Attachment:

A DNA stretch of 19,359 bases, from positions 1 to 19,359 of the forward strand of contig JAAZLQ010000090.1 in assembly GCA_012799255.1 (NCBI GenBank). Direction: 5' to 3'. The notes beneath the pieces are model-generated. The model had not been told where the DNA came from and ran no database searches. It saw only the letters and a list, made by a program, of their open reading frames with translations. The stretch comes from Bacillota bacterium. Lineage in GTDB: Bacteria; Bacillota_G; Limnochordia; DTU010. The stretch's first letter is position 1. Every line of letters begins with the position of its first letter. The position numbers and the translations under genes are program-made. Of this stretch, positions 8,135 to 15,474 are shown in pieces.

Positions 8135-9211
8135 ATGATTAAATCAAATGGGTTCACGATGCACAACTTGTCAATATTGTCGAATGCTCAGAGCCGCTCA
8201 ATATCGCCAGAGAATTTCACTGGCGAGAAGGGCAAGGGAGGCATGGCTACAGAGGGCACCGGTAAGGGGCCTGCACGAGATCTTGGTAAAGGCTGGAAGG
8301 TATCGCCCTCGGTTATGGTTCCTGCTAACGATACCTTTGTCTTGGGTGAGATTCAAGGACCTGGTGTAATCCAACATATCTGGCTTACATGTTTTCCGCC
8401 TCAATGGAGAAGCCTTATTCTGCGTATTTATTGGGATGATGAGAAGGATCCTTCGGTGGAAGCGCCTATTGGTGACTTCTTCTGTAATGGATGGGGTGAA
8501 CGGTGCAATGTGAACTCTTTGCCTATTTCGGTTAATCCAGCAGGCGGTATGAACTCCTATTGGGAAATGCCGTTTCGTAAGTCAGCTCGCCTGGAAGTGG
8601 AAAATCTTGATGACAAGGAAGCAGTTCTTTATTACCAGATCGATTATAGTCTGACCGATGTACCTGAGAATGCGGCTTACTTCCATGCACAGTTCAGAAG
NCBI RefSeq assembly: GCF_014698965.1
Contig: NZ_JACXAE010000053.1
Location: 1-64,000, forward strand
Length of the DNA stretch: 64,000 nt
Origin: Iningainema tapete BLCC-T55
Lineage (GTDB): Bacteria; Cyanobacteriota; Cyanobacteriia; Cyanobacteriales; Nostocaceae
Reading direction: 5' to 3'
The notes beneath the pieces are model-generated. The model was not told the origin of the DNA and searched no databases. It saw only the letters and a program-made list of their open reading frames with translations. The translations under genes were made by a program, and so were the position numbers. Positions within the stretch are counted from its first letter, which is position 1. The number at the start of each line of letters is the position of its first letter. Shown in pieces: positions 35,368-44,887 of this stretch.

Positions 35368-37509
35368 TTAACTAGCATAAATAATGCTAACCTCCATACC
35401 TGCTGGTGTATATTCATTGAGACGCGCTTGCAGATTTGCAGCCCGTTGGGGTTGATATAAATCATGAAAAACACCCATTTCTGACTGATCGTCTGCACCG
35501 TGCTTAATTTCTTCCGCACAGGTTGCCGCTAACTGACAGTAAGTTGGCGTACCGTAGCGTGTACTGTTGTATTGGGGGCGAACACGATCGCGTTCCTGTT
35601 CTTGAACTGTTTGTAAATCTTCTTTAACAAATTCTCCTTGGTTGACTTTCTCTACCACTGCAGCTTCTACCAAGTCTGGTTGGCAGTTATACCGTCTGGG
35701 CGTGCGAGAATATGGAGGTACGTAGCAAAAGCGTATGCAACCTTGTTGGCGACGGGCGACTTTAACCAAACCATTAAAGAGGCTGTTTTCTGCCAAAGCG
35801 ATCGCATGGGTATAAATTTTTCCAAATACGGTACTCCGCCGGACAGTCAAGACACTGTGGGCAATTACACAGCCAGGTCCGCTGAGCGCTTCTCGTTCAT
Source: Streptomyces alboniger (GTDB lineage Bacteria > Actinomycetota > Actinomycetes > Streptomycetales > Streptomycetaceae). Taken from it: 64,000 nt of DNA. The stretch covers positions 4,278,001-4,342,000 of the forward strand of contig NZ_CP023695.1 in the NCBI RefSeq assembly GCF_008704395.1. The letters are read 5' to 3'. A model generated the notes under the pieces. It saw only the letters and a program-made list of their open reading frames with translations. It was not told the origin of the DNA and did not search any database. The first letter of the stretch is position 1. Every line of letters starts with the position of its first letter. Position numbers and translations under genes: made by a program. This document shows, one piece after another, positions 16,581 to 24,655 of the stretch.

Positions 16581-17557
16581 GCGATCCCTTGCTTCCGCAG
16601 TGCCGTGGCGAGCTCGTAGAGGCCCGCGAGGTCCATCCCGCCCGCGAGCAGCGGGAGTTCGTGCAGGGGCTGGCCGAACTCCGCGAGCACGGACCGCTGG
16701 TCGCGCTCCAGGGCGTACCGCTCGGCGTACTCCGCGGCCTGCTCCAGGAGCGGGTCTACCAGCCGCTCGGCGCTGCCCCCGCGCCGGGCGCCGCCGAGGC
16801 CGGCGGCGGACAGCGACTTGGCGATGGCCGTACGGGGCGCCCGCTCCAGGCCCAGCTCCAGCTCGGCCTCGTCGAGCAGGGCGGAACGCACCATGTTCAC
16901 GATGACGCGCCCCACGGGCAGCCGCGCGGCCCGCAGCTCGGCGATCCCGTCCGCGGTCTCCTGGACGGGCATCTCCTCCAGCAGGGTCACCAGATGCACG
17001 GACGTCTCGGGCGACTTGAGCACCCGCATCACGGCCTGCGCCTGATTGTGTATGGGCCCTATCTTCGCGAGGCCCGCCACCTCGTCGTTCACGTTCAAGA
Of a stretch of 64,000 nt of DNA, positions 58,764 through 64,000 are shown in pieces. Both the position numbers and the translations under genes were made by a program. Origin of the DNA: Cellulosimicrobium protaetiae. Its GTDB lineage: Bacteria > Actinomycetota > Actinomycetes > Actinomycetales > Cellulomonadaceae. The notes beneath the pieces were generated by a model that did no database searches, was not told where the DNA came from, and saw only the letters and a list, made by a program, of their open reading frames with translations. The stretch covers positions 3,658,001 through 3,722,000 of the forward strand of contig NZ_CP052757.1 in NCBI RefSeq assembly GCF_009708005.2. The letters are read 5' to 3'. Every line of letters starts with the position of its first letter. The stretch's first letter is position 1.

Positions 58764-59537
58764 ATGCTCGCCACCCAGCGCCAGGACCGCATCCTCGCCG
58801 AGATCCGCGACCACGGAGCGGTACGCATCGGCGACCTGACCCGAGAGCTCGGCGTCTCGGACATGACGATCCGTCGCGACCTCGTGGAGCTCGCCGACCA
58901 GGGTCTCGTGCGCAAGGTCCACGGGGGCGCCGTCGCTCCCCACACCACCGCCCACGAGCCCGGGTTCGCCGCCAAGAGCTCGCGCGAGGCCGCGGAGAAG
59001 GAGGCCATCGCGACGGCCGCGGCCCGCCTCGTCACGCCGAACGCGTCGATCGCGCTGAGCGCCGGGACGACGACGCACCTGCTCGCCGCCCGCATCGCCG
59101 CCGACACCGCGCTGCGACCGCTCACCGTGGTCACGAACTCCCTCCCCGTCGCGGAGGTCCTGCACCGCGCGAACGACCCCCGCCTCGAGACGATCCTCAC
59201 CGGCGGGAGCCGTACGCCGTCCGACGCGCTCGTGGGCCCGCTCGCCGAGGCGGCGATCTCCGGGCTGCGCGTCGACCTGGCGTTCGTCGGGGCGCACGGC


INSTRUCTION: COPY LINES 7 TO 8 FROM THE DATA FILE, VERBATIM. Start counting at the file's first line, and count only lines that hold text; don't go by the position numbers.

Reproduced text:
8501 CGGTGCAATGTGAACTCTTTGCCTATTTCGGTTAATCCAGCAGGCGGTATGAACTCCTATTGGGAAATGCCGTTTCGTAAGTCAGCTCGCCTGGAAGTGG
8601 AAAATCTTGATGACAAGGAAGCAGTTCTTTATTACCAGATCGATTATAGTCTGACCGATGTACCTGAGAATGCGGCTTACTTCCATGCACAGTTCAGAAG